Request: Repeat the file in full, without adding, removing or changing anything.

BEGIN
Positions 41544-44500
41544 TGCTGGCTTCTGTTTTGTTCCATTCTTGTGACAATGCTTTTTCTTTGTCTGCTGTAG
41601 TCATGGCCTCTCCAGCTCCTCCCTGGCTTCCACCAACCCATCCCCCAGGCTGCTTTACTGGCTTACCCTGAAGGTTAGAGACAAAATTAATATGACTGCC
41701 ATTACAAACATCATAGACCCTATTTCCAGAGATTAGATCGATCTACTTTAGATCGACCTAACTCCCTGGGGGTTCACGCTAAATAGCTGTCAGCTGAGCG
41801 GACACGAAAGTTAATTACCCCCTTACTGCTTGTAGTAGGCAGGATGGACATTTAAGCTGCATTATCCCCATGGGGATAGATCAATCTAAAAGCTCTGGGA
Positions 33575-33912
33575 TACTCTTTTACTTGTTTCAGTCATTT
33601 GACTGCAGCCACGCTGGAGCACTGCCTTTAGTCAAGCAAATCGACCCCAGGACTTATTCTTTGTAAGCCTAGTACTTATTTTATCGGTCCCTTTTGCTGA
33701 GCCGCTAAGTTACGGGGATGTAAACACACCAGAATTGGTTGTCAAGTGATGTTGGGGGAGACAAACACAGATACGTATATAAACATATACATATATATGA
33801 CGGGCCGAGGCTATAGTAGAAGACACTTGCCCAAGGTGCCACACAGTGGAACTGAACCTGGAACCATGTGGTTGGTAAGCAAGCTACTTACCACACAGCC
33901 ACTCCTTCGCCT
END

Positions 41544-44500
41544 TGCTGGCTTCTGTTTTGTTCCATTCTTGTGACAATGCTTTTTCTTTGTCTGCTGTAG
41601 TCATGGCCTCTCCAGCTCCTCCCTGGCTTCCACCAACCCATCCCCCAGGCTGCTTTACTGGCTTACCCTGAAGGTTAGAGACAAAATTAATATGACTGCC
41701 ATTACAAACATCATAGACCCTATTTCCAGAGATTAGATCGATCTACTTTAGATCGACCTAACTCCCTGGGGGTTCACGCTAAATAGCTGTCAGCTGAGCG
41801 GACACGAAAGTTAATTACCCCCTTACTGCTTGTAGTAGGCAGGATGGACATTTAAGCTGCATTATCCCCATGGGGATAGATCAATCTAAAAGCTCTGGGA
Positions 33575-33912
33575 TACTCTTTTACTTGTTTCAGTCATTT
33601 GACTGCAGCCACGCTGGAGCACTGCCTTTAGTCAAGCAAATCGACCCCAGGACTTATTCTTTGTAAGCCTAGTACTTATTTTATCGGTCCCTTTTGCTGA
33701 GCCGCTAAGTTACGGGGATGTAAACACACCAGAATTGGTTGTCAAGTGATGTTGGGGGAGACAAACACAGATACGTATATAAACATATACATATATATGA
33801 CGGGCCGAGGCTATAGTAGAAGACACTTGCCCAAGGTGCCACACAGTGGAACTGAACCTGGAACCATGTGGTTGGTAAGCAAGCTACTTACCACACAGCC
33901 ACTCCTTCGCCT